Written by Ludi Kundera
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Topics: George W. Bush

Monday, 27 August 2007

image for Bush Condemns World's "Small Countries"

In a rare moment of unscripted candidness, American President George Bush spent time away from answering questions at a recent speech to students at the University of Kansas to voice his displeasures and concerns about small countries.

"Small countries complicate everything and end up attacking each other a lot," the President stated, "not to mention that it's hard to find them on maps."

Bush said he remembered the simplicity of the Cold War, and sometimes wished back to the days when there were only two countries in the world.

"Even though we didn't like each other, at least we knew where the other guy was coming from. Nowadays, I can barely keep up with all these new countries, let alone know what they want. Sure, I can still find Russia, and Canada, and China's not too much trouble, and Australia's the big island. But the rest of them, it can be difficult."

As for Mexico, "It's not really small, but it'd still be better if we could make a state out of it."

Bush then praised the pioneering efforts of the European Union to simplify the world's geography.

"At a time when countries seem to be splitting up rather than joining together, I applaud the efforts of the European Union to act a little bit more selflessly," said Bush. Adding, "It's about time a fairly big country like Germany took matters into its own hands and decided to unite the continent."

Still, according to the President, the European Union is the exception. And there are plenty of examples of small countries only leading to trouble.

"Take the Middle East. The biggest trouble spot in the world today, and it's absolutely filled with dinky, little countries. But just imagine how quickly they'd all make peace if someone went there and made a Middle Eastern Union. One country, no more fighting."

This need to unite was especially true of countries with similar sounding names, Bush continued.

"Iraq and Iran are right next to each other and only one letter different. Why are they two countries? If they'd have joined together five or six years ago, then we'd only have to invade once. And God Almighty knows what the world needs is less wars."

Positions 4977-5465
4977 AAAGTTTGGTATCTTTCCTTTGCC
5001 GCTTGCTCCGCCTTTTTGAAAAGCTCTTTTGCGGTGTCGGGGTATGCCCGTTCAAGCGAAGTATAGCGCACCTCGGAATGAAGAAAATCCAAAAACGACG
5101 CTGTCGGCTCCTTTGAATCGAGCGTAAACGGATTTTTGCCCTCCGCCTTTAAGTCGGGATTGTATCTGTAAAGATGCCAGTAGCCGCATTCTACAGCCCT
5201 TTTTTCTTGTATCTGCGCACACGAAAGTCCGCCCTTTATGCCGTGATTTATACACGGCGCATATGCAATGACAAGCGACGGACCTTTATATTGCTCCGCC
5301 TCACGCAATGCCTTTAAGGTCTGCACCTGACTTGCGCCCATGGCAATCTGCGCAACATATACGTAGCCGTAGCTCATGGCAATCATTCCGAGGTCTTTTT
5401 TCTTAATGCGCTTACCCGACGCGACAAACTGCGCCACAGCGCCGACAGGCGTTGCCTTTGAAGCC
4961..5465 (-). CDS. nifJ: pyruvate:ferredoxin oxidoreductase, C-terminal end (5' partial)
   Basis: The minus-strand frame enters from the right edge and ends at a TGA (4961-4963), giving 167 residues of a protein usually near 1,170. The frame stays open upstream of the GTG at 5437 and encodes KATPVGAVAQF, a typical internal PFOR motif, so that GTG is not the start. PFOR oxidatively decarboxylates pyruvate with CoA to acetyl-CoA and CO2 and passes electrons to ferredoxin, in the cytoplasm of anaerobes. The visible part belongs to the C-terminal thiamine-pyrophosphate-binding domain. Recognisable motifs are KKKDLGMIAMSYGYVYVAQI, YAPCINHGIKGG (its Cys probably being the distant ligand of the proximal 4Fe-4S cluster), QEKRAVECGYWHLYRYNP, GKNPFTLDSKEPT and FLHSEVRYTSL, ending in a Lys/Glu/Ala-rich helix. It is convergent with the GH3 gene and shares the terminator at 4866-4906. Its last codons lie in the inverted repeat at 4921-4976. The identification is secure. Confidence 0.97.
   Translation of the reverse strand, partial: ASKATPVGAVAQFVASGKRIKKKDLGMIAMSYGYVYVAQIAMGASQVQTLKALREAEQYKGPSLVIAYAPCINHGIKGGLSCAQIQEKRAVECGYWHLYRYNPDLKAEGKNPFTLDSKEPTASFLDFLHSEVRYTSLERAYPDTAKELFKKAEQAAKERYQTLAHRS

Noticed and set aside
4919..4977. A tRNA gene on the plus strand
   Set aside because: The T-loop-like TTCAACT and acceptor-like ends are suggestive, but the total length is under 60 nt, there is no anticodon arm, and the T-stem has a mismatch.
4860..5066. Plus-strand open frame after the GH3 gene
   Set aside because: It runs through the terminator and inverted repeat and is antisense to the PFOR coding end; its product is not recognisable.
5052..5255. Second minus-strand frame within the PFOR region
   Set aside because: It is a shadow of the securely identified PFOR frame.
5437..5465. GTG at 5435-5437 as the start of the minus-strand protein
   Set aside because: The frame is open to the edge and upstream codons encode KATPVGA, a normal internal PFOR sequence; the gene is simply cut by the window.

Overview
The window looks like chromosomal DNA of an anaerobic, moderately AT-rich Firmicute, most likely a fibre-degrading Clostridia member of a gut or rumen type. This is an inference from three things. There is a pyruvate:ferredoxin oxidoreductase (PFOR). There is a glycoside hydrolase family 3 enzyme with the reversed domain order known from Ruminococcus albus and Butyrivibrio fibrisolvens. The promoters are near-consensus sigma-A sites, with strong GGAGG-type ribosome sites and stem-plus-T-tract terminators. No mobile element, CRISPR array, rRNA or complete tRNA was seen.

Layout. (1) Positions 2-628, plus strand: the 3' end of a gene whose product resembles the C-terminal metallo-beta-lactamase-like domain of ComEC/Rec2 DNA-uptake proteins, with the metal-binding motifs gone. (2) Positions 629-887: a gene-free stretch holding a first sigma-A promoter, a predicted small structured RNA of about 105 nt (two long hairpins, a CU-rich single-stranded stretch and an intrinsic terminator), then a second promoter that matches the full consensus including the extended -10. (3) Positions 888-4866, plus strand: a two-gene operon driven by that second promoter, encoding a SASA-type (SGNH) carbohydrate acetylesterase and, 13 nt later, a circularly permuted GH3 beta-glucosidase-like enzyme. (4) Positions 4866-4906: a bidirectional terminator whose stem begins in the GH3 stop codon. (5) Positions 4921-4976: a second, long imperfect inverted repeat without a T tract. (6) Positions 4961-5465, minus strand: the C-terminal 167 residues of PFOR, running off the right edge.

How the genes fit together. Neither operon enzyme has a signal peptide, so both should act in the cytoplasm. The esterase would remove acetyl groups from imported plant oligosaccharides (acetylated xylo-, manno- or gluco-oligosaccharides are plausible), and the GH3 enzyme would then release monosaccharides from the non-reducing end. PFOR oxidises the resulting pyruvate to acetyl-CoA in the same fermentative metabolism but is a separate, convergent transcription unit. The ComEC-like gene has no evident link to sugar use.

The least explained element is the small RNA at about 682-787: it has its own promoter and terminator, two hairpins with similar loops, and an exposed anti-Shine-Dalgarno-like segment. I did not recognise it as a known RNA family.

Asked if that was a reasonable and realistic solution, Bush answered by drawing on the experience of the United States itself.

"Just look at us. We're a great example of what I'm talking about. Each of our states is like a little country in itself, but we've got a whole fifty of them in what we call America. Now, wouldn't the whole international situation be a heck of a lot simpler if North and South Korea just followed the lead of North and South Dakota?"

Bush then switched tone, becoming more philosophical, as he speculated on how smaller states would fare in the arena of politics in the years to come.

"I don't think they'll do well," the President stated bluntly. "Just imagine what it'll be like once we discover extra-terrestrial lifeforms. The big countries won't have any problems, because you can see them well enough from up in space. But if you're one of those small countries, then how are the aliens ever going to see you, let alone be able to make out what you're called."

He then held up a map of the world and demonstrated how larger countries will take the lead in inter-planetary trade based on the fact that they have more physical space on which to write their names.

"The United States, for example, will be able to use a much bigger font than, say, Greece. As a result, Americans will thrive in the Martian markets while the Grecians will fall more and more behind."

The American President finished his speech by thanking the enraptured students but urging patience and caution.

"Obviously, a world government, one really big country, will be an ideal solution for the future. But we need to take baby steps first. After all, small countries are countries, too. And they can tie up military resources just like the big ones. You can't change horses in mid-stream until the mission's accomplished," he concluded.

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